Station Name: WADEBRIDGE

[Source: Martin James]


Date opened: 4.7.1834 (B & WR station) 3.9.1888 (NCR station)
Location: Southern Way runs through the site
Company on opening: Bodmin & Wadebridge Rly (1st stn), North Cornwall Rly (2nd stn)
Date closed to passengers: 1.11.1886 (1st stn) 30.1.1967 (2nd stn)
Date closed completely: 4.9.1978
Company on closing: British Rail (Western Region)
Present state: The main station building on the down side of the line including its canopy is still extant and in use as the John Betjeman Centre and the goods shed is in use as the Betty Fisher Centre. The rest of the site is now a housing development called Southern Way
County: Cornwall
OS Grid Ref: SW992723
Date of visit: May 1990 & January 2000

Brief History
Wadebridge Station was opened by the Bodmin and Wadebridge Railway in 1834 and was, therefore, one of the oldest railway stations in the country. Both passenger and goods trains ran from the start. The first Wadebridge station was close to Molesworth Road in an area known as The Platt / Fair Plot.

expansion plans into North Cornwall - although legally this did not happen until 1886. In 1888, the GWR made a connection with the Bodmin and Wadebridge at Boscarne Junction and ran trains for several years before LSWR services arrived at Wadebridge in 1895 In 1845, the LSWR acquired the Bodmin and Wadebridge Railway, as part of its future with the
opening of the North Cornwall Railway from Delabole.

The second Wadebridge station was built by the LSWR during the late 1880s as a terminus. It opened on the 3rd of September 1888 and consisted of a station building with a single platform, a goods shed and a two-road engine shed - accessed from a 50-foot turntable - which was completed during 1885 and extended in 1908.

The station was modified for through running in 1899 in conjunction with the extension of the North Cornwall Railway to Padstow. The modified layout had a new island platform for the up line and an up loop - from which the local services usually departed to Bodmin North or Bodmin Road. Significant trackwork changes took place including access to the engine shed from the east side as well as via the turntable.

In 1907, Wadebridge Junction - junction of the North Cornwall Railway and the Bodmin lines some three quarters of a mile from Wadebridge Station - was abolished and replaced by two parallel single lines with a new junction provided at Wadebridge East Signal Box. As part of this, major changes to the trackwork took place at the east end of the station and the island
platform up loop was re-signalled for bidirectional running.

Wadebridge had a quay - owned by the Padstow Harbour Commissioners - which had a number of sidings belonging to the Bodmin and Wadebridge Railway. After purchasing the Bodmin and Wadebridge, the LSWR expanded the number of quay sidings over a period of some years.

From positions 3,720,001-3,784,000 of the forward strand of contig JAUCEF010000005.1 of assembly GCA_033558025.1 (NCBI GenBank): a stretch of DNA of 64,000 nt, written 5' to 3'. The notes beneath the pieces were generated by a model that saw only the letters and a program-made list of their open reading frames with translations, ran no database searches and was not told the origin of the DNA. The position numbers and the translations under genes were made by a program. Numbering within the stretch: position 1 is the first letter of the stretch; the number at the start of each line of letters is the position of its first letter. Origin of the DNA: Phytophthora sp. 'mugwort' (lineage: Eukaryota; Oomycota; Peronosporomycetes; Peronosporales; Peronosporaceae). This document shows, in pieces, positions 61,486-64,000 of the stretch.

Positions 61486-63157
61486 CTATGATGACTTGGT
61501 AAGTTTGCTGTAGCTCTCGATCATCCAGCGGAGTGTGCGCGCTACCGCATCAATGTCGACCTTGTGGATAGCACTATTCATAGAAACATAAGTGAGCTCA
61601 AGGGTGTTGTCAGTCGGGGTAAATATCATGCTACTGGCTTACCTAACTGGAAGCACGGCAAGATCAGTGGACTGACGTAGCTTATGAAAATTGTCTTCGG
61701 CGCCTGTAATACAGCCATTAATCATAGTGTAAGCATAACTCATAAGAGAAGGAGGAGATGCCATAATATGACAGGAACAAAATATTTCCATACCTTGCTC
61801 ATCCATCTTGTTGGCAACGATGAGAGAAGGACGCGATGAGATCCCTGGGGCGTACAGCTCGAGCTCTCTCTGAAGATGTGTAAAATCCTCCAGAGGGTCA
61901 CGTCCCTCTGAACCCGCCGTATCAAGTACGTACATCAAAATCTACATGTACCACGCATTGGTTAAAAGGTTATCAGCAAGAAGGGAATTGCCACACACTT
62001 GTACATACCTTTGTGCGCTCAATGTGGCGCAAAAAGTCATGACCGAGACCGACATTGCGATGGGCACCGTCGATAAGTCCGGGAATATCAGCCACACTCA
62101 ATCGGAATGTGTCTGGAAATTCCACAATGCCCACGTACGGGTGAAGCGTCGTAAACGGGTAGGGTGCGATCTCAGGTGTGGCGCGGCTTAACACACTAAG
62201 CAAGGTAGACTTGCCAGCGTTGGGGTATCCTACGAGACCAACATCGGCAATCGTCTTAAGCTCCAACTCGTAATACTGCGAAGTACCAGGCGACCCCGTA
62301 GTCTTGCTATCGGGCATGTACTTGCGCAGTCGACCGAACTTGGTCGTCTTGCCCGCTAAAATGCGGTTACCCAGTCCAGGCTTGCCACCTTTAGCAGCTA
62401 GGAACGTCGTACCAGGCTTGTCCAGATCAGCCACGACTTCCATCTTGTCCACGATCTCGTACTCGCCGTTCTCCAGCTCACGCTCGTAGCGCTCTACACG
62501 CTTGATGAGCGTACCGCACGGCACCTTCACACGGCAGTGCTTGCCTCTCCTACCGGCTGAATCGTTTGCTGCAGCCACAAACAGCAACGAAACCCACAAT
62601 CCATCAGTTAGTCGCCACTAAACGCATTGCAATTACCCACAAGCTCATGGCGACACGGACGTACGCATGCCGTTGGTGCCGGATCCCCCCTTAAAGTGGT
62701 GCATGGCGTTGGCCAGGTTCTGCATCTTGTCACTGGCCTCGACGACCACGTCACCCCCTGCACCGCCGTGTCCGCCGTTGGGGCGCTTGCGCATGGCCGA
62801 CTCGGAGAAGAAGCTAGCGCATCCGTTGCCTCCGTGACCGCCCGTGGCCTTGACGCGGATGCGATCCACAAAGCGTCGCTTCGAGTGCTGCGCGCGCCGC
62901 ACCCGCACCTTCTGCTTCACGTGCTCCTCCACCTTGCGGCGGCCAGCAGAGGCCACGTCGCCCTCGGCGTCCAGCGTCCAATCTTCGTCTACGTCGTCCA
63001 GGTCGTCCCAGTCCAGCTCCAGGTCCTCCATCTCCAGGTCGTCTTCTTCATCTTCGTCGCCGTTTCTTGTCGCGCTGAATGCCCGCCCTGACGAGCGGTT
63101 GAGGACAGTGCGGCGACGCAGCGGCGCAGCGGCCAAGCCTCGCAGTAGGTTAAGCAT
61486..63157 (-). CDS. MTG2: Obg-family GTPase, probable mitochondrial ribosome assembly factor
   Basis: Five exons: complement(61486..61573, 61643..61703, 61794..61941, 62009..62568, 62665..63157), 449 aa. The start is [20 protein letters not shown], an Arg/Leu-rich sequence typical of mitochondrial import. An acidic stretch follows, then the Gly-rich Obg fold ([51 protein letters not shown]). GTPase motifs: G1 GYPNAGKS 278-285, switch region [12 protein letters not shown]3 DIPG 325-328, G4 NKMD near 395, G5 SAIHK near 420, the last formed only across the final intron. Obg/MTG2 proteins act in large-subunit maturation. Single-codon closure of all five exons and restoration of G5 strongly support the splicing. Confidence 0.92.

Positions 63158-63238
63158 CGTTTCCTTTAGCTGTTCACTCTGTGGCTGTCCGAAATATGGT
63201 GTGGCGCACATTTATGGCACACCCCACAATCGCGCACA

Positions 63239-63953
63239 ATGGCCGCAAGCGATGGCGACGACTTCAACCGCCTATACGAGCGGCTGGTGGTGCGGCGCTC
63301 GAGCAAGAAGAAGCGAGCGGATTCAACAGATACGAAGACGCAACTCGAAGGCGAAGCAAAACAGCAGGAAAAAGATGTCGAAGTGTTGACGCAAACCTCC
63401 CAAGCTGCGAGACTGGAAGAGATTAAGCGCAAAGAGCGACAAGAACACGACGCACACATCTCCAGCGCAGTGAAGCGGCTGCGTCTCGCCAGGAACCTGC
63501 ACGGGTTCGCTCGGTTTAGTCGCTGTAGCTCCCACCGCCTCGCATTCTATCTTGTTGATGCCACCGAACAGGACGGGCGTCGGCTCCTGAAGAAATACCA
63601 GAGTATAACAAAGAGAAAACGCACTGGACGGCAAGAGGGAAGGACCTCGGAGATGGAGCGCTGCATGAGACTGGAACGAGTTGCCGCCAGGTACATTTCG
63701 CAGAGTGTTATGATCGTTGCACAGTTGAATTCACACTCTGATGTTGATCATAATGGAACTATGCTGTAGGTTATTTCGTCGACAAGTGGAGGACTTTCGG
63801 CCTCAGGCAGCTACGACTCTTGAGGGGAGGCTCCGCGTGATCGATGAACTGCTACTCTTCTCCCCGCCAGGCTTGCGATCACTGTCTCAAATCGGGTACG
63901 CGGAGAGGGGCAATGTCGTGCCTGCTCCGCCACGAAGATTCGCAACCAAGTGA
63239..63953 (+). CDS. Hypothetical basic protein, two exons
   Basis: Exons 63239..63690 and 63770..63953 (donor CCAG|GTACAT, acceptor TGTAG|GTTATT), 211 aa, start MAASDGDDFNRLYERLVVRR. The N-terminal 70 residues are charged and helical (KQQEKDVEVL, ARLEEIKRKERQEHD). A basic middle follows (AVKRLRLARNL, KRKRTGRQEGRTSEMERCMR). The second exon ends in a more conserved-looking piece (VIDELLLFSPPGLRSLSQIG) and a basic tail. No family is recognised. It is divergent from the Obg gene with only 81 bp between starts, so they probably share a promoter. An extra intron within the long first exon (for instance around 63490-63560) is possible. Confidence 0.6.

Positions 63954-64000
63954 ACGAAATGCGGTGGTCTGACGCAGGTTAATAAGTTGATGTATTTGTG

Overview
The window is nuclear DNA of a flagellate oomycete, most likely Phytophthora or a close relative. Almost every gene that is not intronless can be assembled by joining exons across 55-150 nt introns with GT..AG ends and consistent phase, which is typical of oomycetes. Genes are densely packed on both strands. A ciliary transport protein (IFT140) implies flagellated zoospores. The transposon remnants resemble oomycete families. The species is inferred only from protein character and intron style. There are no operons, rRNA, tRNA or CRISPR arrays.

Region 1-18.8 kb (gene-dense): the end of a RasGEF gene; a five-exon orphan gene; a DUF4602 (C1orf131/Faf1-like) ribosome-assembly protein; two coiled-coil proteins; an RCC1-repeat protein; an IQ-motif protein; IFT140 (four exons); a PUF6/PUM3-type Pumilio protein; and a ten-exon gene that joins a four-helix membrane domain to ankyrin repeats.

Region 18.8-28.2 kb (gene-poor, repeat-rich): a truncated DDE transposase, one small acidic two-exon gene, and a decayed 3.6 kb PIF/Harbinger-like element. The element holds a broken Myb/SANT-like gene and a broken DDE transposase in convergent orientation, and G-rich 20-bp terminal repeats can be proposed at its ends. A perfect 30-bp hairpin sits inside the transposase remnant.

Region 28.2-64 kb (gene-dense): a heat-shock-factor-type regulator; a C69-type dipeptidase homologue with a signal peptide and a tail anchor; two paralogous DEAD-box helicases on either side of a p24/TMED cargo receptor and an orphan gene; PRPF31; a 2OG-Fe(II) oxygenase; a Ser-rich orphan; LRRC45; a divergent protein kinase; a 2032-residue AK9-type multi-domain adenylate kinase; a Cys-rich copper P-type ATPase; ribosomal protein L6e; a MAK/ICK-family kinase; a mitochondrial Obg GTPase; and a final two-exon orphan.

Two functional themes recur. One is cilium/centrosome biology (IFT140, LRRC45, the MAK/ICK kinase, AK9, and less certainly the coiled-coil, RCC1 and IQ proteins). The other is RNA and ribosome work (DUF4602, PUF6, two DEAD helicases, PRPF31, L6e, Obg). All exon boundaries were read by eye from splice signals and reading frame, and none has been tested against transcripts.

There were two types of passenger train service throughout the life of Wadebridge Station with through trains from Padstow to Okehampton, Exeter or Waterloo and local trains to Padstow and Bodmin North. There were also local Western Region trains to Bodmin Road (now Bodmin Parkway).

Closures started in 1964 with the withdrawal of goods traffic over the North Cornwall line - which itself closed completely at the beginning of October 1966. The only trains which then served Wadebridge were local trains from Bodmin Road which reversed at Bodmin General to get to Wadebridge and Padstow. The final passenger trains to Wadebridge were on the
28th of January 1967. Freight trains, however, continued to Wadebridge via Bodmin Road and Bodmin General until 1978 when the line closed completely between Boscarne Junction and Wadebridge.

Plans have been muted by the Bodmin & Wenford Railway to re-open the line from Boscarne Junction to Wadebridge, and this now looks like a distinct possibility, although the new Wadebridge Station is likely to be some quarter-mile nearer Bodmin - closer to the site of the old Wadebridge Junction.

Passenger trains
When the line opened, the Bodmin and Wadebridge Railway ran two passenger trains a week - later reduced to Saturdays only. In addition, macabre 'execution excursions' were run in conjunction with executions carried out at Bodmin Jail ! After LSWR track improvements in 1865, the service was improved with return trips on Mondays, Wednesdays and
Fridays and two return trips on Saturdays. The passenger service was then suspended between 1886 and 1895 whilst further improvements were made - including a complete new station at Bodmin, which opened in November 1895.

In 1888, GWR trains arrived from Bodmin Road and in 1895 LSWR trains arrived from Delabole when the penultimate section of the North Cornwall Railway was opened.

In the spring of 1899, the LSWR ran six up trains and seven down trains daily to and from Okehampton. On Sundays, it is possible that there were five up trains and four down trains - but records from the time are confusing as to whether a Sunday service ran or not. It is also unclear whether the GWR ran Sunday trains from Bodmin Road. For the remainder of its existence,

Wadebridge Station was normally closed on Sundays.

In LSWR days in the summer of 1914, there were six up trains and seven down trains over the North Cornwall line to and from Okehampton, Exeter and Waterloo. This was supplemented by up to 14 local services between Wadebridge and Bodmin North - these services being mostly operated by steam railmotors. Some (but not all) of the railmotor services also ran to Padstow.

In the summer of 1932, the Southern Railway maintained the through services although it was now seven up trains and six down trains. Local services consisted of nine return journeys to Bodmin North and the GWR ran eight return services from Bodmin Road.

In BR days, services over the North Cornwall line had been reduced to only four up and four down trains - although two of these went to or originated from Waterloo. In the days before road transport took over, one of the through trains from Waterloo was the 1:15 a.m. newspaper train which arrived at Wadebridge at 9:05 a.m. - where vans were often removed - and then departed for Padstow at 9:12 a.m. Local services were eight return trips to Bodmin North and eight return GW trips to Bodmin Road.